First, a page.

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RE: and other impatient Postfix mailers everywhere (fwd)

  • From: John A. Tamplin
  • Date: Thu Aug 02 19:14:36 2001

On Thu, 2 Aug 2001, Mitch Halmu wrote:

> Which is to show you what can happen to those that entrust control of
> their communications to a third party. The commercialization of the lil'
> MAPS charity proves beyond a reasonable doubt that it was just another
> clever ploy for them to make a living at it. The brilliant idea: have
> everybody pay a small toll on email. Blackhole thy opponents. Quote:

Mitch, we are all aware of your stake in this battle.  Personally, I have
been using MAPS on my personal mail server simply because I get maybe one 
spam per week at that address compared to hundreds per day at my old work
email address.  Both addresses are in whois contacts, both have posted to
public lists and to newsgroups, etc.  I see value in that service.  You
don't see value because people like me have decided that they trust
MAPS procedures for putting mail servers on the list and removing them,
and those policies have impacted you.  Yes, I am fully aware that some
people who I might want to receive email from will be bounced, but I 
think that is a reasonable price for the spam reduction.  BTW, I check the
logs periodically and that is about 1 legitimate message per month.

The only problem I have is I didn't see any notification of this change
anywhere until I noticed I wasn't getting any email this morning.  Then
their web server was so overloaded it took a while to find out about the
change.  As it happens, my personal mail server will still be free and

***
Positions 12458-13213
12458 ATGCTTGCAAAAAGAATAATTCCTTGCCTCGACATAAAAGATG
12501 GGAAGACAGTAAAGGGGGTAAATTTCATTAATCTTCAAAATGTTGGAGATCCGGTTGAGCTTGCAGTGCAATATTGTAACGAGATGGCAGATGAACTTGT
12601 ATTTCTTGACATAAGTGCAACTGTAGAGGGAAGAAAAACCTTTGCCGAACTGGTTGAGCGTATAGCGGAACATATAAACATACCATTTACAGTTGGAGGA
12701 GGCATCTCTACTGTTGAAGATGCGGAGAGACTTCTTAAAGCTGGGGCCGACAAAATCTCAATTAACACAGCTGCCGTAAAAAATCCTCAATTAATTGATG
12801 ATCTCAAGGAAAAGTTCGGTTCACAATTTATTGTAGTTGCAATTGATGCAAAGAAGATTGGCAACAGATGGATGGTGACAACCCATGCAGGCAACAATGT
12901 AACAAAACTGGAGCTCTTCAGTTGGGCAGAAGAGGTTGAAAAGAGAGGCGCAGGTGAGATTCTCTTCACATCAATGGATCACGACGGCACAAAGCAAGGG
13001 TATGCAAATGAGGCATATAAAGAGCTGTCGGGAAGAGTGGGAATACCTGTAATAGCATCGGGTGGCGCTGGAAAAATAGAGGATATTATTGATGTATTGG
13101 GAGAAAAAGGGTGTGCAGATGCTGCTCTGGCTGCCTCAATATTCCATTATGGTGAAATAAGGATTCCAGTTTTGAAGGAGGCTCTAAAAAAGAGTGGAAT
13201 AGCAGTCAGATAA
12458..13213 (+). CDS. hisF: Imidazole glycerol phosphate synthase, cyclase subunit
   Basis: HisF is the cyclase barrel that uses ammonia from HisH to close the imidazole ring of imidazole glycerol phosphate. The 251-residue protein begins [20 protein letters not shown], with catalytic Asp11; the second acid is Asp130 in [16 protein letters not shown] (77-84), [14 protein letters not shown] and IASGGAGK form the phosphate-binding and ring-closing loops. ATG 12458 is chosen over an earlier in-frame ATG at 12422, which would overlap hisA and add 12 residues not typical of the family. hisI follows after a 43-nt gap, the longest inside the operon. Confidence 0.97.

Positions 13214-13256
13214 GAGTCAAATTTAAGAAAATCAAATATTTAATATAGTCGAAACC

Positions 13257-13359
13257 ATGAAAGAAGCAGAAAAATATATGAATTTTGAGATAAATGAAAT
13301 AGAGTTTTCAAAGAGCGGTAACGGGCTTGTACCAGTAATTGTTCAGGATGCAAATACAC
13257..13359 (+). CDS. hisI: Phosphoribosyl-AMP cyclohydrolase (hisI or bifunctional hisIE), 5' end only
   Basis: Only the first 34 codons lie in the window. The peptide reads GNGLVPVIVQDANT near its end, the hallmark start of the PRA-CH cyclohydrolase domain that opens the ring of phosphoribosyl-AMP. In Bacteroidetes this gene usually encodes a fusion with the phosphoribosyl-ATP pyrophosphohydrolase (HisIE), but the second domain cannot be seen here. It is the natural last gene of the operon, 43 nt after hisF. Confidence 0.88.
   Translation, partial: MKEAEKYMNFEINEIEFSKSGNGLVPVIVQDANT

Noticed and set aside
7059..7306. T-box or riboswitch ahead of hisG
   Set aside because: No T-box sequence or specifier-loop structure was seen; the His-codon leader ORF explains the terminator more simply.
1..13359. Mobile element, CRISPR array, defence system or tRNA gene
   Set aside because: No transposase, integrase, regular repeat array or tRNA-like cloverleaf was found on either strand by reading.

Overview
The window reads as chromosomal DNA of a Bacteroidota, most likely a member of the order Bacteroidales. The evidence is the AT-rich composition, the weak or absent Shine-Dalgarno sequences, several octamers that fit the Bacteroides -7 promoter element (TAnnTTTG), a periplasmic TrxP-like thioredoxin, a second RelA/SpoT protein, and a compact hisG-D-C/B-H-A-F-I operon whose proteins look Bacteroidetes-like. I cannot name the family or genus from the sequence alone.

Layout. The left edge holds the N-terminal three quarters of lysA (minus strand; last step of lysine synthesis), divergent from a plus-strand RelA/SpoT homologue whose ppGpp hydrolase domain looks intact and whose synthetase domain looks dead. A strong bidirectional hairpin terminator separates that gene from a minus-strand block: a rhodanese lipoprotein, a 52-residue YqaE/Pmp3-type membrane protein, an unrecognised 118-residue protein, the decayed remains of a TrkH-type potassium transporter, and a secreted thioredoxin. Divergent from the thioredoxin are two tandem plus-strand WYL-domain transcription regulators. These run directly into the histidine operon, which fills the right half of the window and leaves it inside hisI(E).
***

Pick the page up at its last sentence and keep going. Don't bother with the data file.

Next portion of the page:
my current employer will be very cheap, so there is no reason not to 

I understand they have a problem notifying everyone since they don't 
know contact information for the people using the service, but I would
have expected to see an announcement here, for example.

> "There will be a day when folks will need to pay to transit email."
> (Paul Vixie, 1998)
> That day has come.

???  There are no costs related to MAPS for sending email.  The only people
that pay anything to MAPS are those who find value in the service for
filtering incoming email.  If you don't want that service, don't pay for it.

> The inclusion of references in the sendmail code has lead 
> to predictable consequences. Let's hope this will serve as a warning to
> all sysadmins who can infere what's wrong with enterprises like MAPS 
> from this incident.

How do you think those references got there?  Could it be that enough 
people requested it and asked how to do it with older versions of 
sendmail that it was made an optional part of the standard configuration?

John A. Tamplin					[email protected]
770/436-5387 HOME				4116 Manson Ave
770/431-9459 FAX		 		Smyrna, GA  30082-3723